A variant spelling for the Merrimack river.
(SwStr: t. 635; l. 230; b. 30', dr. 8'6" s. 11.5 k.; cpl. 116; a. 2 30‑pdr. P.r., 4 24‑pdrs, 2 12‑pdrs.)
After a successful career as blockade runner, Merrimac, a sidewheel steamer purchased in England for the Confederate government in 1862, was captured by Iroquois offthe coast of Cape Fear River, N.C., 24 July 1863 (see “Confederate app.,” DANFS II,549). Purchased by the Navy from New York Prize Court 10 March 1864, Merrimac commissioned at New York 1 May 1864, Acting Master William P. Rogers in command. After joining the Fast Gulf Blockading Squadron in June 1864, she was ordered to cruise in the gulf. She captured Cuban sloop Henretta sailing from Bayport, Fla., with cotton for Havana. However, late in July yellow fever broke out among Merrimac’s crew and she sailed north to allow her crew to recover. Upon arriving New York she debarked her sick sailors at quarantine, and got underway for a cruise in the northwest Atlantic as far as St. John’s Newfoundland.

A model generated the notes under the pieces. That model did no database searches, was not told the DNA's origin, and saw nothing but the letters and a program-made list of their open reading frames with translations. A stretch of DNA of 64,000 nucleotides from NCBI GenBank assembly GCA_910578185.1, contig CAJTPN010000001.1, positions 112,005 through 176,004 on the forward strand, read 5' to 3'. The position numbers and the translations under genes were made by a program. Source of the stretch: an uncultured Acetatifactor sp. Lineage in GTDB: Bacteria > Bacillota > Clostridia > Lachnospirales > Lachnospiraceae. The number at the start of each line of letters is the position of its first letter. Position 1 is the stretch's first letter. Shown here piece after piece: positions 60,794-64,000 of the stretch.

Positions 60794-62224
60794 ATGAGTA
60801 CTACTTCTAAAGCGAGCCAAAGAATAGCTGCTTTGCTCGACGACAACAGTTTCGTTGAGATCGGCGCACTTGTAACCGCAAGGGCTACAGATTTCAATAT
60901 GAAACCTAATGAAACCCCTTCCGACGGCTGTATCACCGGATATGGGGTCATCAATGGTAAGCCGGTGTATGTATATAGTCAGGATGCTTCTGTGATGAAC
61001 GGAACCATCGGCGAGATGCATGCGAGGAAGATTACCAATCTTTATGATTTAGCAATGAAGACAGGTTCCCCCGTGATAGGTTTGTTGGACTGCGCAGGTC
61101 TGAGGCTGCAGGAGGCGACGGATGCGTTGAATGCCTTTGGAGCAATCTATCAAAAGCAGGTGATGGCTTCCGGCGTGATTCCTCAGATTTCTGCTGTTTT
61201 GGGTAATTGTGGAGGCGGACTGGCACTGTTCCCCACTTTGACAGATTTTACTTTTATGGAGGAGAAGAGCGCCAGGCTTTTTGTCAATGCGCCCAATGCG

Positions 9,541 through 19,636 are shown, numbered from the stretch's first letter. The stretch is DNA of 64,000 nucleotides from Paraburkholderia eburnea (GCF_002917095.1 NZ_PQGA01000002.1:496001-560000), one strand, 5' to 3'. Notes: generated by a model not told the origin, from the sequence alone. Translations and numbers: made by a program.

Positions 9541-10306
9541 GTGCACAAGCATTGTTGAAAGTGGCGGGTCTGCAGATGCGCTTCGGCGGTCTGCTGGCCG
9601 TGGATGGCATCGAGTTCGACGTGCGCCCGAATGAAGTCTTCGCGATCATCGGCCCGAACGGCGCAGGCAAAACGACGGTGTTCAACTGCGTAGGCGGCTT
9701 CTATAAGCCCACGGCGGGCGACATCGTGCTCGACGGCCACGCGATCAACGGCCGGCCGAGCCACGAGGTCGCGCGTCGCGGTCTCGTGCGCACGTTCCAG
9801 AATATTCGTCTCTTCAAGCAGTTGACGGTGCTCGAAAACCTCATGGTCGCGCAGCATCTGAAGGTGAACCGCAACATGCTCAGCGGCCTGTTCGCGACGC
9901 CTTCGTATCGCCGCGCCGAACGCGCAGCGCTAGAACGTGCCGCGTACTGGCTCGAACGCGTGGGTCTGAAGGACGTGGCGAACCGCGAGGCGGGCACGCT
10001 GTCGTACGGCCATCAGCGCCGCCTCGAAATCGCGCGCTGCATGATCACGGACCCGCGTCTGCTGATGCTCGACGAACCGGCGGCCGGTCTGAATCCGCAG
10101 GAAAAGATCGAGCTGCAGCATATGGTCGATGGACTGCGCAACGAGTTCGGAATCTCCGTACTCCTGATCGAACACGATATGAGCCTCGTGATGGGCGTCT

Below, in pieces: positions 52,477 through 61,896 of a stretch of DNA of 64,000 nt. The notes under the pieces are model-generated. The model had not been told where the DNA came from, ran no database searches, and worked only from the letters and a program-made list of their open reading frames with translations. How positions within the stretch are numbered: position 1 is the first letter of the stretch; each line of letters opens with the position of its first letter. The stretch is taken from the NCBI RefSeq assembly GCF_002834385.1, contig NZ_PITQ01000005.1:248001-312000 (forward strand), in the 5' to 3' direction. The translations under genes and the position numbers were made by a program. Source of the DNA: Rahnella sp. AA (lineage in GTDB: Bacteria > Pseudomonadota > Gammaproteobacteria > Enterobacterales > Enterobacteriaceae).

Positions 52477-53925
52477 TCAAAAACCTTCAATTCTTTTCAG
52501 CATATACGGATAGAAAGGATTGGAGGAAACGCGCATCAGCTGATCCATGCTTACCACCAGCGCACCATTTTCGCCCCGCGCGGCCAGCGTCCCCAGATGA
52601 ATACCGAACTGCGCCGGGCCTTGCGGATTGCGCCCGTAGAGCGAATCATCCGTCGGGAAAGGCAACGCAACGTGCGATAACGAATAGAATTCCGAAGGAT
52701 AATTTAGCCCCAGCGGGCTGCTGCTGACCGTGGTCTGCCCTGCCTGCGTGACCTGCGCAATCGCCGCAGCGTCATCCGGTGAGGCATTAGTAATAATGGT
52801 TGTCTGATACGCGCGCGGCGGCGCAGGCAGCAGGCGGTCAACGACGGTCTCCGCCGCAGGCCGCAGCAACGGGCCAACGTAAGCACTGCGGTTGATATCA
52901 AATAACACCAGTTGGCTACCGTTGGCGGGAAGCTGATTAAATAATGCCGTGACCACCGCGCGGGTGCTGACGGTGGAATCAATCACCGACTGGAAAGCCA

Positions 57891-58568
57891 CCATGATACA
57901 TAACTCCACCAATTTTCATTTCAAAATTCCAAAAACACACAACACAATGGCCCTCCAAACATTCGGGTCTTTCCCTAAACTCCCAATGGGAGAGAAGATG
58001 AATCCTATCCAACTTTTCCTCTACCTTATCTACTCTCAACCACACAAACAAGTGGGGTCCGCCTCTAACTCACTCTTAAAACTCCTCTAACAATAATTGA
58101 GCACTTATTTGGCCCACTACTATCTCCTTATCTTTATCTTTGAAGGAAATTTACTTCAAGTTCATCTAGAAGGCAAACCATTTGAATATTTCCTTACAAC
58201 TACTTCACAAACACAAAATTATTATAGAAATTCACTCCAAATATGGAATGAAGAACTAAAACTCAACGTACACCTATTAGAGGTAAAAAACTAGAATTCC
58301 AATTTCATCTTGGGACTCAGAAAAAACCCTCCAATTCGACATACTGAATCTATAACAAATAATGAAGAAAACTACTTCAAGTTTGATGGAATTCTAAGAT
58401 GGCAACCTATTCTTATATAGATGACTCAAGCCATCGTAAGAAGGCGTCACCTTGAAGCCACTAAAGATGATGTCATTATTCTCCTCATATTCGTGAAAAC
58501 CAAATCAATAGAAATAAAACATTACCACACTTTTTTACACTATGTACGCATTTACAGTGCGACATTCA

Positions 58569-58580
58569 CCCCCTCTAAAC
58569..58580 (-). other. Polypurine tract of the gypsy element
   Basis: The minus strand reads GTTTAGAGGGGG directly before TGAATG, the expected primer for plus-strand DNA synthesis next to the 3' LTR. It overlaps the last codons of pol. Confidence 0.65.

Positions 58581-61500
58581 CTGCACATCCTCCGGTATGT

Early in 1865 Merrimac was reassigned to the East Gulf Blockading Squadron. She got underway for the gulf early in February, but encountered extremely bad weather which forced her to stop at Beaufort, N.C., on the 7th and at Charleston on the 12th. Underway for Key West the next day, Merrimac ran into still worse weather which she fought until turning north on the 14th to seek the first port. On the afternoon of the 15th Acting Master William Earle ordered the crew to abandon ship after its tiller had broken, two boilers given out and the pumps failed to slow the rising water. That night, when the crew had been rescued by mail steamer Morning Star, Merrimac was settling rapidly as she disappeared from sight.